The two police officers who fired at Raoul Moat with stun guns were using weapons that they had received little or no training for and which had not been approved by the Home Office.
The inquest into the death of Mr Moat heard yesterday how he had been fired at by two firearms officers using XRep Tasers – shotgun-style weapons which can reach further and are more powerful than the standard hand-held Tasers carried by most police forces.
The Independent has also learned that the weapons, which are currently being tested by the Home Office, were ordered by Northumbria Police only last week – purely for use in the search for Mr Moat – and arrived just days before being fired at the fugitive.
It is understood that the XRep guns arrived as late as last Thursday and were handed out to firearms officers from Northumbria and other forces who had travelled to help the hunt for Mr Moat.
The officers had just hours to familiarise themselves with the weapon, which had never been used in a live situation in Britain before. A stand-off between Mr Moat and the police started on Friday evening and ended when the former nightclub bouncer shot himself in the early hours of Saturday morning. He was taken to hospital and later died.
The inquest into Mr Moat's death gave the preliminary cause of death as a gunshot wound to the head and said it was not clear whether the Tasers were fired before or after Moat turned his gun on himself.
Steve Reynolds, senior investigator at the Independent Police Complaints Commission, told the hearing in Newcastle upon Tyne that the officers, from West Yorkshire police, discharged their Tasers in an apparent attempt to prevent Mr Moat, 37, from killing himself.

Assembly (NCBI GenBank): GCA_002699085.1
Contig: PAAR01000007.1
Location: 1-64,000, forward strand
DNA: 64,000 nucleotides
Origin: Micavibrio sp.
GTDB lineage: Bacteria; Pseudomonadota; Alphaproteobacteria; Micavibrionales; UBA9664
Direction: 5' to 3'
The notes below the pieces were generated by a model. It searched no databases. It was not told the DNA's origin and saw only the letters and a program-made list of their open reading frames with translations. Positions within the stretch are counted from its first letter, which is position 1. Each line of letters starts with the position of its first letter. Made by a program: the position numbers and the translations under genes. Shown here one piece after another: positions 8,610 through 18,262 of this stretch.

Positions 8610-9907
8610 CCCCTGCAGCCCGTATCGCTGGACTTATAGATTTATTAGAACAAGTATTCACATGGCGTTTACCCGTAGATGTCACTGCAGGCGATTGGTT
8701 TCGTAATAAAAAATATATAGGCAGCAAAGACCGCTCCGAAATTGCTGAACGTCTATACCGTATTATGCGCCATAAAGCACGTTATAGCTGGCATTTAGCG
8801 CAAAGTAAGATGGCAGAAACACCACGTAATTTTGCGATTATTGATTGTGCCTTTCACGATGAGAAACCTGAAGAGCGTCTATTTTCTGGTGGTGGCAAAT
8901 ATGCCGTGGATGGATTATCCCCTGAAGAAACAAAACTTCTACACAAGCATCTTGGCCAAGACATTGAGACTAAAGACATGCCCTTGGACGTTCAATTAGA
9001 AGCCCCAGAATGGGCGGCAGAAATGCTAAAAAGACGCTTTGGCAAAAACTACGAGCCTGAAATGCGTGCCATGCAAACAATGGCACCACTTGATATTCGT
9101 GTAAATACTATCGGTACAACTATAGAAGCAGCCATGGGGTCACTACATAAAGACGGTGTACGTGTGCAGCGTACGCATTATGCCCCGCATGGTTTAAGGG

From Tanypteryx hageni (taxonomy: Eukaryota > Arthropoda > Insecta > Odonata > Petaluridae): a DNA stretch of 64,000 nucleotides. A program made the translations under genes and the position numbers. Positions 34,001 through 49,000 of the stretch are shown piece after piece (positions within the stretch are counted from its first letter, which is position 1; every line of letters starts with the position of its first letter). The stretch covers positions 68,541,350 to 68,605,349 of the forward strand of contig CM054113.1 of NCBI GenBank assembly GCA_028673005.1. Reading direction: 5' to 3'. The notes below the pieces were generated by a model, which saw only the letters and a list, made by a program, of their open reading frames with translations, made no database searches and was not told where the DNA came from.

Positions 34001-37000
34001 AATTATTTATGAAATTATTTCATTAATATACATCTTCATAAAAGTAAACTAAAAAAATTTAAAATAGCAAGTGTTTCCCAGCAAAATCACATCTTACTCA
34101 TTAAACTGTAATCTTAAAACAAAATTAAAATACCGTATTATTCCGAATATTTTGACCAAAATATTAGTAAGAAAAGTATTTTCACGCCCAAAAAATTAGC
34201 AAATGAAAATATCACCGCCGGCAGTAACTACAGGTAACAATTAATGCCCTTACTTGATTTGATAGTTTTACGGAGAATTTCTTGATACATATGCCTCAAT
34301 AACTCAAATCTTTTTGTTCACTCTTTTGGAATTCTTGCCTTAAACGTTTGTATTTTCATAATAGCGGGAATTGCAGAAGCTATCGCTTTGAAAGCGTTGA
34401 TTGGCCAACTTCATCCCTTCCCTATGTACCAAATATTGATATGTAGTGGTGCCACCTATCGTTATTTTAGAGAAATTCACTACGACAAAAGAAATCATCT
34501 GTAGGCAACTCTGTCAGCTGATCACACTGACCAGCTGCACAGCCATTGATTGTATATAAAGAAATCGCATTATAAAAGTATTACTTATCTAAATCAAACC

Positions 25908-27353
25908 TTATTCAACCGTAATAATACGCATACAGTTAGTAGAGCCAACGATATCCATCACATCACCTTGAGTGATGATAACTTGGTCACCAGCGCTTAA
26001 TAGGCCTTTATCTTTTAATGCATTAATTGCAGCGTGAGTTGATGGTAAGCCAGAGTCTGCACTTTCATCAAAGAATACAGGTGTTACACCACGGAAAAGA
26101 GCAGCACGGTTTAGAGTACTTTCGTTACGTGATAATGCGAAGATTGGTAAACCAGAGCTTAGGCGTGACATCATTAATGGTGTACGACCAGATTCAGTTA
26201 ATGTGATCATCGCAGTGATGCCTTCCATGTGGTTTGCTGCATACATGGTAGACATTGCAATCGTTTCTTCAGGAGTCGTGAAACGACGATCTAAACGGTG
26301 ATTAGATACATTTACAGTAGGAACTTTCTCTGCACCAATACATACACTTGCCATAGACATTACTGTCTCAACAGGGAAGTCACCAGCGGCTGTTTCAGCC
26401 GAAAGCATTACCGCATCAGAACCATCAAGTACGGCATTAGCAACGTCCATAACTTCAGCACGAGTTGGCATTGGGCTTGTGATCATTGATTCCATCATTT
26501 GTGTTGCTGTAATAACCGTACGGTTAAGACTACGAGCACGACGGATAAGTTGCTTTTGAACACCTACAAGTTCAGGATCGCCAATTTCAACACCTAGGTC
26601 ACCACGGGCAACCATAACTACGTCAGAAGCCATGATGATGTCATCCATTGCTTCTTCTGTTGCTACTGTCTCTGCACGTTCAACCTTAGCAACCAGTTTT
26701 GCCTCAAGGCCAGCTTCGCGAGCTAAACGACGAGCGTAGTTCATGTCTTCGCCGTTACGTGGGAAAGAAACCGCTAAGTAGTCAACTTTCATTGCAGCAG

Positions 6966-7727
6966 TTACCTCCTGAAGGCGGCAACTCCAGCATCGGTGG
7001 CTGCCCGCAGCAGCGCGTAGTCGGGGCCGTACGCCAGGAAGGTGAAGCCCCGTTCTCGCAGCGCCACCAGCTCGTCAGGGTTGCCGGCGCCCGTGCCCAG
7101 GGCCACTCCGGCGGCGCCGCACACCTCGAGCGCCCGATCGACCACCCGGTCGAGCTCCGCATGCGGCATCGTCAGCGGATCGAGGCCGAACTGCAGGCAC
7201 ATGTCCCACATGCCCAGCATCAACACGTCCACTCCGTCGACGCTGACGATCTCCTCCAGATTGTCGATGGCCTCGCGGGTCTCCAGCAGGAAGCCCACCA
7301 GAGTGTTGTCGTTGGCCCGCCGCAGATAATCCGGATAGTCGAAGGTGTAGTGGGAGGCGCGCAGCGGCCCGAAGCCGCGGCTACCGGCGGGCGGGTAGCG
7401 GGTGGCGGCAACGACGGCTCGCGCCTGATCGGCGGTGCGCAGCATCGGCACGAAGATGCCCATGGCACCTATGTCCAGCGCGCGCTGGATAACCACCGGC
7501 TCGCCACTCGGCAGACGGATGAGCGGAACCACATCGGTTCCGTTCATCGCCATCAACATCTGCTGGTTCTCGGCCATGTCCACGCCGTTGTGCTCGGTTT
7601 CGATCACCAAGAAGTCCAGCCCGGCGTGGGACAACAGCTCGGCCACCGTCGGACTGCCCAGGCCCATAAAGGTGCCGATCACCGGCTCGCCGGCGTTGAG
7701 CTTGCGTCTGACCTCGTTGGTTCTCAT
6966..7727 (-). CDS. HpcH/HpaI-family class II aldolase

Reynolds said that at this stage "the precise sequence of events regarding the discharge of the Taser has not been established and is under investigation".
Given that the weapons have not been approved by the Home Office, the decision of Northumbria Police to buy and use them was described as "rare" by police sources.
The XRep Taser has a range of 100ft rather than 21ft, and has an anti-tamper device so that if the victim tries to remove the high-voltage missile it delivers an electric shock to their hands. It also stuns the victim for 20 seconds – far longer than the less powerful hand-held weapon.
The Independent Police Complaints Commission yesterday said that it was investigating how and when the force acquired the guns and what training was provided to officers.
A Home Office spokesman confirmed that the guns had not been approved by its scientific development branch but added: "Police forces have discretion to use any equipment they see fit as long as the use of force is lawful, reasonable and proportionate."
The seven-day manhunt for Mr Moat started on 3 July when he was suspected of killing his former partner Samantha Stobbart's boyfriend, Chris Brown, and injuring her, in Birtley, Gateshead.
Next he shot police constable David Rathband, 42, in his patrol car in East Denton, Newcastle, before going to ground and finally emerging in the Northumberland village of Rothbury.
It emerged that Mr Moat had been released from prison on the Thursday before his rampage and that the prison had told Northumbria Police that he had made threats against Ms Stobbart, 22.
Yesterday, three men were arrested in connection with assisting an offender. It brings the total number of people arrested in connection with Mr Moat's rampage to 10. Eight have been arrested on suspicion of assisting an offender. Two men – Karl Ness, 26, from Dudley, in North Tyneside, and Qhuram "Sean" Awan, 23, from Blyth in Northumberland – have been charged with conspiracy to murder.